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The Social Impact: Excerpts from "Some Thoughts About the Social Implications of Accessible Computing"5

IP.com Disclosure Number: IPCOM000129738D
Original Publication Date: 1992-Jun-30
Included in the Prior Art Database: 2005-Oct-07
Document File: 6 page(s) / 30K

Publishing Venue

Software Patent Institute

Related People

E. E. David, Jr.: AUTHOR [+3]

Abstract

E.E. David, Jr., and Robert M. Fano (The original paper was published in Proc. Fall Joint Computer Conf., Vol. 27 ((D 1965 AFIPS.)

This text was extracted from a PDF file.
This is the abbreviated version, containing approximately 15% of the total text.

Page 1 of 6

THIS DOCUMENT IS AN APPROXIMATE REPRESENTATION OF THE ORIGINAL.

Copyright ©; 1992 by the American Federation of Information Processing Societies, Inc. Used with permission.

The Social Impact: Excerpts from "Some Thoughts About the Social Implications of Accessible Computing"5

Outside of the technological advances being made in time-sharing and interactive computing, as well as the allied enterprises within Project MAC, there was a deep concern among the system designers about the cultural impact of placing a computer into the public domain. In a paper coauthored with E.E. David, Jr., in 1965 and in another paper published in 1967, Robert Fano commented on such current concerns as unemployment and predicted future concerns that we now live with, including computer security and (what is now called) hacking.

E. E. David, Jr.

Robert M. Fano

E.E. David, Jr., and Robert M. Fano (The original paper was published in Proc. Fall Joint Computer Conf., Vol. 27 ((D 1965 AFIPS.)

Prominent among the products of technology that have shaped our society are automobiles, electric power, and telephones. They provide us with personal transportation, with aids in our physical labor, and with convenient communication. They have radically altered the pattern of our business and private lives. Nobody will deny that these products of technology have substantially increased our mobility, have eliminated a great deal of tedious physical labor, and have contributed vital threads to the fabric of society and commerce.

Yet, they have also brought to our society ills, frustrations, and problems, few of which seem on the wane. The flight to suburbia in search of more elbow room and greenery has left a disproportionate fraction of economically and culturally underprivileged families in the cities. The same technology which has given us new dimensions in communication has been used to implement eavesdropping equipment. The same power tools and machines that are at the foundation of our industrial society caused great grief to people whose obsolete skills were their only source of livelihood and pride as working members of society. Finally, automobiles and power tools are causing us to lose our physical stamina, thereby making us easier prey for disease.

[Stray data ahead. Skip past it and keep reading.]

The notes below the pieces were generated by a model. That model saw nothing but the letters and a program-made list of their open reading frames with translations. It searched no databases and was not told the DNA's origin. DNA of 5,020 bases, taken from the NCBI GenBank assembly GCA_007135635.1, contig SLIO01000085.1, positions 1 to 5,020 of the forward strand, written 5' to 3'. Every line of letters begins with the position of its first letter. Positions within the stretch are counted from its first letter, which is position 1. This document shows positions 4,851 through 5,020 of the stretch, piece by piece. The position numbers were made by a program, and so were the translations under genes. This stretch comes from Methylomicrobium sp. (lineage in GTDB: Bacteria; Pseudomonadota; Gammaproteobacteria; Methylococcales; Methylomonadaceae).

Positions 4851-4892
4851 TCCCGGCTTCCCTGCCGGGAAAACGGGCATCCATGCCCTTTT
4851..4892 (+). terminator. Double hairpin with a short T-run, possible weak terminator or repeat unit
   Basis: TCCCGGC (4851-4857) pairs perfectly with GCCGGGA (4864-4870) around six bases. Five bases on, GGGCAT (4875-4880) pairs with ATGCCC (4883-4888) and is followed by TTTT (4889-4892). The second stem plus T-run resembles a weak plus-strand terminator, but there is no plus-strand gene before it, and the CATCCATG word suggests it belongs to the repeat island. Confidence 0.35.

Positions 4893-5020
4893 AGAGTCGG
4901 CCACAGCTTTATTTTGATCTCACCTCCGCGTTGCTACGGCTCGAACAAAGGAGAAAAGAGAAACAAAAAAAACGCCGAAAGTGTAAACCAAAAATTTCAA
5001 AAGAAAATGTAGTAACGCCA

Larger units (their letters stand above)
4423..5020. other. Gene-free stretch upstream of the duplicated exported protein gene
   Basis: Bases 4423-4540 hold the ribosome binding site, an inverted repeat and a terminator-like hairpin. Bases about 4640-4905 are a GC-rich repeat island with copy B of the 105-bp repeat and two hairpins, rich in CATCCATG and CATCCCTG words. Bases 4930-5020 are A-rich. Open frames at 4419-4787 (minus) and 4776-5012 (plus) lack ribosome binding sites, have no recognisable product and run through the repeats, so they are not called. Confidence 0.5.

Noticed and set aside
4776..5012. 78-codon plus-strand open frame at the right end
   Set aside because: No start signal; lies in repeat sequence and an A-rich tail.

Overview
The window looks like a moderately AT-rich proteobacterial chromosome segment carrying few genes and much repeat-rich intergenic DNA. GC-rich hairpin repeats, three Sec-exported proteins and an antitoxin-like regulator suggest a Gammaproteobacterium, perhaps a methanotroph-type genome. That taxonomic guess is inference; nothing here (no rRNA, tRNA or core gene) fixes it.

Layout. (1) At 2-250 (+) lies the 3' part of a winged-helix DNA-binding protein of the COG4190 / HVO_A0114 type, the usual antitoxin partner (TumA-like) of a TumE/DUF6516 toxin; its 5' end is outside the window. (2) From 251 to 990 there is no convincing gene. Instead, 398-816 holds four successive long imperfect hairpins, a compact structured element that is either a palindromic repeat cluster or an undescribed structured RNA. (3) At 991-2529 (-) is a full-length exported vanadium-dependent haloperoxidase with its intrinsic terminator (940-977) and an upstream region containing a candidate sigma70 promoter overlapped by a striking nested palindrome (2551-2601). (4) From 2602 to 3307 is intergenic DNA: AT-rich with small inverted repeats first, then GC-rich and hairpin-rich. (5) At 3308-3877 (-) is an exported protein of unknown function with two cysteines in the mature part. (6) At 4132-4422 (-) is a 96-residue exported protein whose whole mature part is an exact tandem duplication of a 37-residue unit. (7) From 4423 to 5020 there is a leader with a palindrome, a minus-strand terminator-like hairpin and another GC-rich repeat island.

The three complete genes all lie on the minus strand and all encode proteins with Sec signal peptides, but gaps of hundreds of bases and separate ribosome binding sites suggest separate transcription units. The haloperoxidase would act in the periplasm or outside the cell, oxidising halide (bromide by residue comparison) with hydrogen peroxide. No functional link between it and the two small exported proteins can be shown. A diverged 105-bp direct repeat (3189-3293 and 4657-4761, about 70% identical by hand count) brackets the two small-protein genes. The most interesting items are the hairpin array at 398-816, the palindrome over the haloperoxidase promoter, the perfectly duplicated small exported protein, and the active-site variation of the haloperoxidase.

The full influence of these products of technology was felt only some years after the underlying technical advances had come to pass; namely, at about the time each of them became accessible to a large segment of the population. We are now at that stage with computers. Technical means are now available for bringing computing and information service within easy reach of every individual in a community. What will be the effect on our society?

Such service will provide to the individual "thinking tools," somewhat analogous to power tools, to aid him in his daily intellectual labor. These thinking tools will increase the power, skill, and precision of his mind, just as power tools today increase the power, precision, an...